The publisher and managing director of the Daily Observer newspaper, Kenneth Y. Best, last Thursday counseled students of the Booker Washington Institute (BWI) to emulate the noble example of Ruth in the Holy Bible, whom God rewarded with great blessings because of her loyalty to her mother-in-law, Naomi.
Mr. Best, who is the chair of the BWI Board of Governors, gave the admonition when he addressed the student body during their regular assembly last Thursday afternoon. He urged them to embrace and practice always the three cardinal virtues of commitment, discipline and loyalty, all of which one of the great women of the Bible, Ruth, possessed and practiced.
Mr. Best began his address with a quotation from President Ellen Johnson Sirleaf. He recalled that two Fridays ago the President praised the national football squad, the Lone Star, for their commitment to the team and to their country that enabled them to defeat Guinea Bissau 3-1 in a recent encounter. He also commended the coach, James Debbah, the Liberian Football Association and the Ministry of Youth and Sports, all of whom demonstrated commitment to the country’s cause.
She declared, “Good things happen when people are committed to the task they are undertaking.”
“As BWI students, how committed are you to BWI?” Mr. Best asked. “How committed are you to your studies? How committed are you to peace on this campus and to the stability and progress of the Institute, your alma mater?”
Earlier in his introductory remarks, BWI Principal Alex Massey recalled that the sophomores had just the day before, on last Wednesday, flatly disobeyed his instruction not to go to Kakata. The whole class of over 200 had asked to attend the funeral of the mother of their class president and the Principal had said No, the school had already missed several days of instruction and any further missing of classes might put the institute in trouble with the Ministry of Education. He could allow only 20 sophomores to represent the class, but not all of them. Contrary to the Principal’s directive, however, some 120 sophomores left the campus for the funeral in Kakata.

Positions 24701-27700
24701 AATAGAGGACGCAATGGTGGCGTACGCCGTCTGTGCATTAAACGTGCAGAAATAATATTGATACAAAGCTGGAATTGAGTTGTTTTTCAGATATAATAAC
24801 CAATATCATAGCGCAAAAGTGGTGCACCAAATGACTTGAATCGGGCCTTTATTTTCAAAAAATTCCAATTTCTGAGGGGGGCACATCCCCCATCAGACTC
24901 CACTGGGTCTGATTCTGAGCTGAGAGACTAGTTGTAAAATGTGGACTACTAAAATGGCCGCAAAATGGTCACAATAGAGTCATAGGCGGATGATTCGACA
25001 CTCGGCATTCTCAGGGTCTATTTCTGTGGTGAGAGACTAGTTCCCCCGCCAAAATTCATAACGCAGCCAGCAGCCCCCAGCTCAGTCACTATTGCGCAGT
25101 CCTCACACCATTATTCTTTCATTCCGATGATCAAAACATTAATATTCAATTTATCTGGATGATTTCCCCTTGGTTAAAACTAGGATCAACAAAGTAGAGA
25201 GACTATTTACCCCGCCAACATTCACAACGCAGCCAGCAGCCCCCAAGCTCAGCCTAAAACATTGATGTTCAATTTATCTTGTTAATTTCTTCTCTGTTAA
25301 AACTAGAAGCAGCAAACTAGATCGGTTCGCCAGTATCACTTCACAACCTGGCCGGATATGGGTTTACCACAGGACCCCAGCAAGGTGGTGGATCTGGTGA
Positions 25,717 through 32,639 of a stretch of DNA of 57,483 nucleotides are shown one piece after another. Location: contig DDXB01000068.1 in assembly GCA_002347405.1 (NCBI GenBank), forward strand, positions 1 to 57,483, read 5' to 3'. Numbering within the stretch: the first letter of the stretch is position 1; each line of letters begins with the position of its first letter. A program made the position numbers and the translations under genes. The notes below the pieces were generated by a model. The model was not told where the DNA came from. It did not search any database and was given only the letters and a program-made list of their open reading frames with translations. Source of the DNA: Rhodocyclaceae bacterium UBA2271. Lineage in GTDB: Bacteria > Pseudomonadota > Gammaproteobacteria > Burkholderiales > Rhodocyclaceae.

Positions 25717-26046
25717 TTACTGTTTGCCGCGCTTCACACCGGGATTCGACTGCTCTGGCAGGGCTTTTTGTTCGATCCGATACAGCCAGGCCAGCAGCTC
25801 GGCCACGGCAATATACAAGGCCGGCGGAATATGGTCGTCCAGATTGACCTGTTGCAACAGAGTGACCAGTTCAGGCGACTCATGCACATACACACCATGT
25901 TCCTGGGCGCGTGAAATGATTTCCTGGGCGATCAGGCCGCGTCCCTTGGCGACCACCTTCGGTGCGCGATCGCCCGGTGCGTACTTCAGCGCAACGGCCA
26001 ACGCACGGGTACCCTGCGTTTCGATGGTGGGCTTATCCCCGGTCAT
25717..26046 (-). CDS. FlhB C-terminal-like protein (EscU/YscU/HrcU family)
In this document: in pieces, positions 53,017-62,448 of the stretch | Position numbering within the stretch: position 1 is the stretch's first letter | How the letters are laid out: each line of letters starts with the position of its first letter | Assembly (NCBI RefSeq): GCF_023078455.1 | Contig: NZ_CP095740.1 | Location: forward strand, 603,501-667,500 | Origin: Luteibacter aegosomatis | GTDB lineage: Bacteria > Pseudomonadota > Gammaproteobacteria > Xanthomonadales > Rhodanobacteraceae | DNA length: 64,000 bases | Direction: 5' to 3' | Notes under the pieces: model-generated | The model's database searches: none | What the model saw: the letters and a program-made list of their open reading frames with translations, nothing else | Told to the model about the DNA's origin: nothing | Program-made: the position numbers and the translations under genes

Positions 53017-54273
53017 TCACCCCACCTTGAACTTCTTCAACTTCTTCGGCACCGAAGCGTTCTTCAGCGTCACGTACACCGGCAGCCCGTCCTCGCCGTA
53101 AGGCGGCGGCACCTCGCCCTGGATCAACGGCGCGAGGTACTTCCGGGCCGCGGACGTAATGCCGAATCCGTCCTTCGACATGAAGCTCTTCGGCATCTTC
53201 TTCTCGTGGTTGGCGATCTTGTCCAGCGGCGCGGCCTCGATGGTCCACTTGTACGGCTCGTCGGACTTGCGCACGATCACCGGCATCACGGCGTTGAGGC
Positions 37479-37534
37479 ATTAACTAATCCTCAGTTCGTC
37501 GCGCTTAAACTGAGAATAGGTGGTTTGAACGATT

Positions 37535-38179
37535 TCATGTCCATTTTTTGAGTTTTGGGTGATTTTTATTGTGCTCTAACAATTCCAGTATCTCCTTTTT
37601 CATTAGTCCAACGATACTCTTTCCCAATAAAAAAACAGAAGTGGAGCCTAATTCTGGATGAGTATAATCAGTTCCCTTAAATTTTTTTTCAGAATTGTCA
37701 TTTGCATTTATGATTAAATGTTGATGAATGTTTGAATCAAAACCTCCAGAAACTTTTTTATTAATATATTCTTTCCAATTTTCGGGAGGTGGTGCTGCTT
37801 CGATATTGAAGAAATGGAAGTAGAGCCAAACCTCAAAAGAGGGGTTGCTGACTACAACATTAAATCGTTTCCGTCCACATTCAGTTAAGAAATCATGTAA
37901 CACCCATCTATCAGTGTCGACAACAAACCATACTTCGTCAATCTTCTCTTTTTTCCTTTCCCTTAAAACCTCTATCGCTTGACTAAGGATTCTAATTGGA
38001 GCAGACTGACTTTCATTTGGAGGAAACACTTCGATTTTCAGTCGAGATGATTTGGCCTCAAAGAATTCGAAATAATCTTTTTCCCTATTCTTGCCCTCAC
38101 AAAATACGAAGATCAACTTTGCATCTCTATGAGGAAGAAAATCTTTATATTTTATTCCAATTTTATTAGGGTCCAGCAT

Principal Massey responded by punishing the violators, assigning them to clean the entire campus for three days.
Mr. Massey further told the audience that several male students were in the habit of sleeping off campus, contrary to the rules in the school’s Hand Book. Those violators, too, were being severely punished, and warned that any further violation by them could lead to expulsion.
It was this kind of behavior that prompted the Institute’s Board Chair to come to the campus and address the students.
In his address Mr. Best stressed the importance of discipline, without which he said nothing constructive and positive can be accomplished in any institution, anywhere in the world. He recalled that discipline had broken down at BWI, owing primarily to a new policy instituted in recent years allowing students to choose to be day students rather than boarding students as BWI had always been since opening its doors in 1929.
The Board of Governors recently rejected that policy and moved to restore BWI to its traditional status as a boarding school, with only a limited number of students allowed to be day students.
Indeed, it is because it is a boarding school that BWI alumni have always maintained a strong bond among themselves, wherever they are. This is the reason the BWI Alumni Association, among all other alumni of Liberian academic institutions, is by far the strongest in the nation and in the Diaspora.